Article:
• Hauke ​​Pahre: The Law of the European Council . An investigation in the light of current developments in the European Union. Lang, Frankfurt am Main [u. a.] 2008, ISBN 978-3-631-58302-9 (also dissertation at the University of St. Gallen 2008).

web links

Wiktionary: European Council  - definitions of meaning, word origin, synonyms, translations
Commons : European Council  - Collection of images, videos and audio files


  1. The conclusions of the last summit can be found on the homepage of the European Council .
  2. ^ a b c Peter van Grinsven: The European Council under Construction. EU top level decision making at the beginning of a new century. ( Memento of 28 September 2007 at Internet Archive ) Discussion Papers in Diplomacy, September 2003.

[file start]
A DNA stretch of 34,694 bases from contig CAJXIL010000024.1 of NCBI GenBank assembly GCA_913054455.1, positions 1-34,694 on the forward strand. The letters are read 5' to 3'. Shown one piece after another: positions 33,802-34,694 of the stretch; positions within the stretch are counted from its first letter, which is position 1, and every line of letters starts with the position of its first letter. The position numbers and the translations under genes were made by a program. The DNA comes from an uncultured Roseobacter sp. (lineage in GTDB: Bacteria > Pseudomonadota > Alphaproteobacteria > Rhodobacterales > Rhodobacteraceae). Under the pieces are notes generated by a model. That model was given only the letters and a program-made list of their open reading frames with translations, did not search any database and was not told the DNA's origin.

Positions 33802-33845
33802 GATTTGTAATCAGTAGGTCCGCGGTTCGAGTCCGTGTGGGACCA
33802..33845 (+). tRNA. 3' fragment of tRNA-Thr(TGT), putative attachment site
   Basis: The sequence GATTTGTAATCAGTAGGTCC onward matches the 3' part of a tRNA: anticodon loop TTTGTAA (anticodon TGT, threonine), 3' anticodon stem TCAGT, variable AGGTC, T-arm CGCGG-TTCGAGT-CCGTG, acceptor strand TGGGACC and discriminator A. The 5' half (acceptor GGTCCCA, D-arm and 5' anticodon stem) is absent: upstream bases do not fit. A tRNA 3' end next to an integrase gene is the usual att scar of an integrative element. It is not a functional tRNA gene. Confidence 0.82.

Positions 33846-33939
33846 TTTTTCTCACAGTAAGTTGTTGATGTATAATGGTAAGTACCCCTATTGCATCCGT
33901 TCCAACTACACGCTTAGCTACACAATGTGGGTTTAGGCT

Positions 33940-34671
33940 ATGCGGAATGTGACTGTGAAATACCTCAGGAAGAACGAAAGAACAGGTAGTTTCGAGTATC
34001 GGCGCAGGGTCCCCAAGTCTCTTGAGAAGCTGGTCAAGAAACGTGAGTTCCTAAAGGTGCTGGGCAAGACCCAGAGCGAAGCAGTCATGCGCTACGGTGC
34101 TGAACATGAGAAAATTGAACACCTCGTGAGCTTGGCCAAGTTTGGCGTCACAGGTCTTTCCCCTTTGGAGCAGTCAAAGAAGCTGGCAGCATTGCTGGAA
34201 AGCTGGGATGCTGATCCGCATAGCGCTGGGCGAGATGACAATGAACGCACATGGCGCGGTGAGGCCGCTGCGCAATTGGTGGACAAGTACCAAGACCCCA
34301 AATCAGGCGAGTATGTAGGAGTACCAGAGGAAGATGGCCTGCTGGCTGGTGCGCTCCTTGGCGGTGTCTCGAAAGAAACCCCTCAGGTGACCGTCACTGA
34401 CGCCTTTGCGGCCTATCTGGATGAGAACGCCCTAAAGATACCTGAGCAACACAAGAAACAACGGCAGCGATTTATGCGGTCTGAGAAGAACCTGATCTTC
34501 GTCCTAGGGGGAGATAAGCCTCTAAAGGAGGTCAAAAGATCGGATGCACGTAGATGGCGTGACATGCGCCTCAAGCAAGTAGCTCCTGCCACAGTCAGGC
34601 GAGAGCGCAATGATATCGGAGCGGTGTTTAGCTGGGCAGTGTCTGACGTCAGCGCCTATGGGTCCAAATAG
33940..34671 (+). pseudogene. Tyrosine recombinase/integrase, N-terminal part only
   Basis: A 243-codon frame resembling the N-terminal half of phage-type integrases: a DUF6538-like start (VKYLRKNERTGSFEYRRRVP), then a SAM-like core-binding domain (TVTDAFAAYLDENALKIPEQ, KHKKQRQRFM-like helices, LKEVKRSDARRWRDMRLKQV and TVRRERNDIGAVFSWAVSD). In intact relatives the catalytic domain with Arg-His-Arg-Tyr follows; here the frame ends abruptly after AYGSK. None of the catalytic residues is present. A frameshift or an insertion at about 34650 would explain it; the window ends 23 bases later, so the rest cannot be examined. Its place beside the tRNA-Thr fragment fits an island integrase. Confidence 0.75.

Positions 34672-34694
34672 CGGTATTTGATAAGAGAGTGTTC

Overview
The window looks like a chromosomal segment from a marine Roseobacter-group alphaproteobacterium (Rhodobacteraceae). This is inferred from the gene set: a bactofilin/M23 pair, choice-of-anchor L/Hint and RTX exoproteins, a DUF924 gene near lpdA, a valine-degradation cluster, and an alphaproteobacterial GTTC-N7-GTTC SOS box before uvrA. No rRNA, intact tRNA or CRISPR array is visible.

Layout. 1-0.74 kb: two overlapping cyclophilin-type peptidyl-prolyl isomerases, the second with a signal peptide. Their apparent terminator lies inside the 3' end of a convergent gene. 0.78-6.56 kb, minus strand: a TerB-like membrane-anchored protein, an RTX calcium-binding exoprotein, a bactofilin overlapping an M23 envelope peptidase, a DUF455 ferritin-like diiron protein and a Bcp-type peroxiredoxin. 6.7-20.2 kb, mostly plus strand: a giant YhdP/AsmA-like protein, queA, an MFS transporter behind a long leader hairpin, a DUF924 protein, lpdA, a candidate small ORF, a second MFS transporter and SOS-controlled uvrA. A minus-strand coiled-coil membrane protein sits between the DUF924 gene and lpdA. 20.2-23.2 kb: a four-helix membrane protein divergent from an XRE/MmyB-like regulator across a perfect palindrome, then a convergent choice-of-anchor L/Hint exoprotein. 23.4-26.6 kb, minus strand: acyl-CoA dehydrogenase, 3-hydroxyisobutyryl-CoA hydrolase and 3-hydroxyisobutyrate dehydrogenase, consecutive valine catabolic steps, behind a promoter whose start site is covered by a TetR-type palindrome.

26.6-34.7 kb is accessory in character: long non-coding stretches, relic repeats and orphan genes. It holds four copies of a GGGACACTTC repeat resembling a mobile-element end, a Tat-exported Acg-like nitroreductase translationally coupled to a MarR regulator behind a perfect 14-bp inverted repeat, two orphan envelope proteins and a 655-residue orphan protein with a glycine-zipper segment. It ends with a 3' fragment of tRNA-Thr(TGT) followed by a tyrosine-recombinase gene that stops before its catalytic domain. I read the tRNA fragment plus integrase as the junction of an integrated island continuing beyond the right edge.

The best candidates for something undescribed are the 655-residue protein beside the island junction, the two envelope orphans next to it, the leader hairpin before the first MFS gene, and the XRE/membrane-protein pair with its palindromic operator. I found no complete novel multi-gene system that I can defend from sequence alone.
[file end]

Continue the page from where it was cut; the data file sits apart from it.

3. EUobserver 29 August 2008: Spats over who gets to go to EU summit break out in Poland, Finland .
  7. Compare the homepage of the European Council .
  8. Philippe de Schoutheete: The European Council. In: The Institutions of the European Union, eds. John Peterson and Michael Shackleton. Oxford 2012, pp. 43–67, here pp. 47 f.
  9. ^ Council of the EU, press release of September 14, 2005 (PDF; 128 kB).
  10. Official Journal of the European Union of 2 December 2009 L 315, pp. 51-55.
  11. Gerhard Brunn: The European unification from 1945 to today. Bonn 2004, p. 177f. (also: Reclam non-fiction (paperback), 3rd ed. 2009, ISBN 978-3-15-018644-2 ).
  12. Gerhard Brunn: The European unification from 1945 to today. Bonn 2004, p. 199.
  13. Gerhard Brunn: The European unification from 1945 to today. Bonn 2004, p. 198.
  14. Gerhard Brunn: The European unification from 1945 to today. Bonn 2004, p. 203; Gabriele Clemens et al., History of European Integration. Paderborn 2008, p. 211.